Culture of transparency
In order to drive innovation people need to care about the business they’re in, and it’s very difficult for employees to do that when they feel shut out by the leadership team. One of the companies I work with have overcome this brilliantly by ensuring that every single employee receives the full set of company financials, and each quarter two employees are invited to the board meeting. Anyone can volunteer and these people then share their experience with their coworkers, fostering an enormous degree of trust.
This culture of openness breeds a level of passion in their business that I have rarely seen elsewhere, and consequently, people in all departments are coming up with ideas for driving the business forward.
Encourage leadership and ownership at all levels
In order to have innovation in all areas and levels of the business, you need to ensure your team is packed with people who want to take ownership, think for themselves and drive change. I remember being told that in the SAS there are small teams with a mixture of skills, and while there is always someone in charge, in practice anyone on that team has to be capable of leading because you never know what will happen. The same goes for business. The more natural leaders you have on your team the more innovative and resilient you will become.
Spend more time on recruitment
Ultimately it all comes down to people, and while you can encourage your staff to be creative and innovative, 90% of it is determined by the hiring decision you make in the first place. And yet, for some reason, this is an area most leaders give little thought to.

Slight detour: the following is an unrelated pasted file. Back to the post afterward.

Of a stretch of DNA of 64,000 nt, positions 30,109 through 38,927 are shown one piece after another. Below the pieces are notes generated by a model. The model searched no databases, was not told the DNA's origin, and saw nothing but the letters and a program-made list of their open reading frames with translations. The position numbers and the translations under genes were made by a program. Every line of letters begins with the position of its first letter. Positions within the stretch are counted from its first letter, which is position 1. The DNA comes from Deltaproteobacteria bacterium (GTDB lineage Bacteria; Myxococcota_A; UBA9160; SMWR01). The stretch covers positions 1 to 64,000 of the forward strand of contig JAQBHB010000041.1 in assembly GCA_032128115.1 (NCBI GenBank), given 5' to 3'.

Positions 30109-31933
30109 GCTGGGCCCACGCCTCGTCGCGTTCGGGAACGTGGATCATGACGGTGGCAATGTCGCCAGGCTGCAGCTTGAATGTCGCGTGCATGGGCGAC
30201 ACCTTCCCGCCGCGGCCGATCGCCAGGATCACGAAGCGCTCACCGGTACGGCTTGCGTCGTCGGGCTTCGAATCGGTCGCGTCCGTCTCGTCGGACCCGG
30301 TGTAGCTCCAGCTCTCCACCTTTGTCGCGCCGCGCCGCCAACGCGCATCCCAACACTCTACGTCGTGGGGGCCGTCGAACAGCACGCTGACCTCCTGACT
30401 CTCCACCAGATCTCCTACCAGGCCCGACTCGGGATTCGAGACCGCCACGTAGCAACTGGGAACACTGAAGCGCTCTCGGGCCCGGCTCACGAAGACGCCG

CV’s tell you nothing and it’s been shown that if you recruit using the conventional two interview process, you will make the wrong decision 60% of that time. That’s why I encourage companies to give up on this traditional approach and instead create a practical scenario that actually shows the candidate in action. They should be auditioning rather than interviewing.
Get your HR under control
HR have a lot to answer for. Their job should be to improve the company by getting more out of its people, and yet they often act more like lawyers. HR managers tend to be too risk-averse and only seem happy when they’re making you and everyone else tick boxes. This can be hugely damaging. If you have a bad apple it cannot take six months for you to get them out, and it should be HR’s job to help you speed that up, not slow it down.
Lead by example
Finally, a business leader needs to lead by example and get to grips with the technology that will shape their industry. By this, I do not mean that they have to give up their day job and become an engineer or computer programmer, but they need to understand the strategic implications of technology. I don’t know how a microwave works, but I know what it does!
For example, when I had 3000 employees I would have loved a tool like Periscope. I could have set up a video call every Friday at 10am and spoken to everyone live (for free!), whilst also allowing them to speak back to me. Yet how many leaders are doing that?
Great leadership has always been about getting up in your helicopter and looking down on the business to not only see what’s truly working and what isn’t. With technology now advancing at the pace that it is, this helicopter view is more important than ever so that you can also see what great change is next on the horizon. Leaders must be able to detach themselves from their business for at least 20% of the time and focus on the future. It will be with them before they know it!